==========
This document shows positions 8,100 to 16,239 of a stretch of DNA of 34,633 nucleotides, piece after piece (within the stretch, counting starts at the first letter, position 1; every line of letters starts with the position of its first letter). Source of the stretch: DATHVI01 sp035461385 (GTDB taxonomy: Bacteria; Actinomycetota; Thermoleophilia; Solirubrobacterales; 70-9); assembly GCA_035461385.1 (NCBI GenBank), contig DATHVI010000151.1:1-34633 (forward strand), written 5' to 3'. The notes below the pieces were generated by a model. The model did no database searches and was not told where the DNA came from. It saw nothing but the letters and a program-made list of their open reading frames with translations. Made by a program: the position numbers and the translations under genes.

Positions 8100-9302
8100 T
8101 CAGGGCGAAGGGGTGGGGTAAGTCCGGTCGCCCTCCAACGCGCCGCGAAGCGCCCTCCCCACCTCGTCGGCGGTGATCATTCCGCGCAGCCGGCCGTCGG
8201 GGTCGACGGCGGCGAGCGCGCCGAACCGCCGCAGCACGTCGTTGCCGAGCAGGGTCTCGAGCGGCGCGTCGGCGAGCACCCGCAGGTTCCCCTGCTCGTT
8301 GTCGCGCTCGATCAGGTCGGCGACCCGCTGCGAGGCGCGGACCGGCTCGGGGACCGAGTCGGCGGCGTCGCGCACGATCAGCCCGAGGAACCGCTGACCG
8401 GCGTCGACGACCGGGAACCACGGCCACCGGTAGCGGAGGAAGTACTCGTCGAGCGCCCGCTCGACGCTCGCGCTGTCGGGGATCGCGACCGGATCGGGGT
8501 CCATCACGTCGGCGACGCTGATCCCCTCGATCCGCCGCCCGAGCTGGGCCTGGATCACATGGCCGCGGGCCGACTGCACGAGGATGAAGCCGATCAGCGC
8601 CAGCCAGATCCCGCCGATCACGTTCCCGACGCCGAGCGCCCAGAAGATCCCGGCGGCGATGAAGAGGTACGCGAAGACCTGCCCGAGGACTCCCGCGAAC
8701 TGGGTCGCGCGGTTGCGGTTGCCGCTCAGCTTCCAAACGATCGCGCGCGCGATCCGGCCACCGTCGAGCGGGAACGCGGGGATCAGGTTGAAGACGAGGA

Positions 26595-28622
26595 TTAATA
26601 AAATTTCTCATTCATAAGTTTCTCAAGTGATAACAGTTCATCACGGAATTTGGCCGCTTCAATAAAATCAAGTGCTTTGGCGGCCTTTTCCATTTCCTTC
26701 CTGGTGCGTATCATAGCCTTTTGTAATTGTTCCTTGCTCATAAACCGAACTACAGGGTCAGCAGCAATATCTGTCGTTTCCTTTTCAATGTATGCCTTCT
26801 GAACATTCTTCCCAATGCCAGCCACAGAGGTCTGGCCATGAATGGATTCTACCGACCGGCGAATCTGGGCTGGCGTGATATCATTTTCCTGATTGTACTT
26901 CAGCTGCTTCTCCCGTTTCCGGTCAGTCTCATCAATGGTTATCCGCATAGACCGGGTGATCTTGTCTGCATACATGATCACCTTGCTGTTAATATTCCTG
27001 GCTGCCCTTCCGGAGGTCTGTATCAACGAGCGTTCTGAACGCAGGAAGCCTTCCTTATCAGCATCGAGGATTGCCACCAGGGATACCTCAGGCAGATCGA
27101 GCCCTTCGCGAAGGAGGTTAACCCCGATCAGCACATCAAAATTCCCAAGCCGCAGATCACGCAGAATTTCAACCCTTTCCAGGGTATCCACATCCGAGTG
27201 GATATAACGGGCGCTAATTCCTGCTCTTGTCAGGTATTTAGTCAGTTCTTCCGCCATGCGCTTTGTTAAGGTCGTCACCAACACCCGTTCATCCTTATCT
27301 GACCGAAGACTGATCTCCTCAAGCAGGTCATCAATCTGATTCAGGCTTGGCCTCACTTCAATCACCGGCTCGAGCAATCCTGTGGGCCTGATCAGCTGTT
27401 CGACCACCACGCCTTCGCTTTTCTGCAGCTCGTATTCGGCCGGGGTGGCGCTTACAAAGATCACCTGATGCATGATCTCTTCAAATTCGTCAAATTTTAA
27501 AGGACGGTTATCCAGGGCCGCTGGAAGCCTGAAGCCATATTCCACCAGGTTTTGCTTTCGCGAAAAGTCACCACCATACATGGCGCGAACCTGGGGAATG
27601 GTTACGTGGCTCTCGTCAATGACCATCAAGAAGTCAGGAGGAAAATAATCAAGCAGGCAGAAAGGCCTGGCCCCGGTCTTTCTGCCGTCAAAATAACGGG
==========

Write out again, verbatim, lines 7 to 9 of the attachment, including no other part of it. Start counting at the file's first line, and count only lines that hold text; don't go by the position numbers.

8401 GCGTCGACGACCGGGAACCACGGCCACCGGTAGCGGAGGAAGTACTCGTCGAGCGCCCGCTCGACGCTCGCGCTGTCGGGGATCGCGACCGGATCGGGGT
8501 CCATCACGTCGGCGACGCTGATCCCCTCGATCCGCCGCCCGAGCTGGGCCTGGATCACATGGCCGCGGGCCGACTGCACGAGGATGAAGCCGATCAGCGC
8601 CAGCCAGATCCCGCCGATCACGTTCCCGACGCCGAGCGCCCAGAAGATCCCGGCGGCGATGAAGAGGTACGCGAAGACCTGCCCGAGGACTCCCGCGAAC